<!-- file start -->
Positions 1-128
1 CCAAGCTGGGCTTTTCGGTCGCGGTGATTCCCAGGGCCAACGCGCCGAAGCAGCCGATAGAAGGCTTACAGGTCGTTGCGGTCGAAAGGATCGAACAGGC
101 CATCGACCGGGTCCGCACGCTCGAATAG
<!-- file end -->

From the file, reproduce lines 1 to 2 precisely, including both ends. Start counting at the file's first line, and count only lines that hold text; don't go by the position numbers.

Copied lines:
Positions 1-128
1 CCAAGCTGGGCTTTTCGGTCGCGGTGATTCCCAGGGCCAACGCGCCGAAGCAGCCGATAGAAGGCTTACAGGTCGTTGCGGTCGAAAGGATCGAACAGGC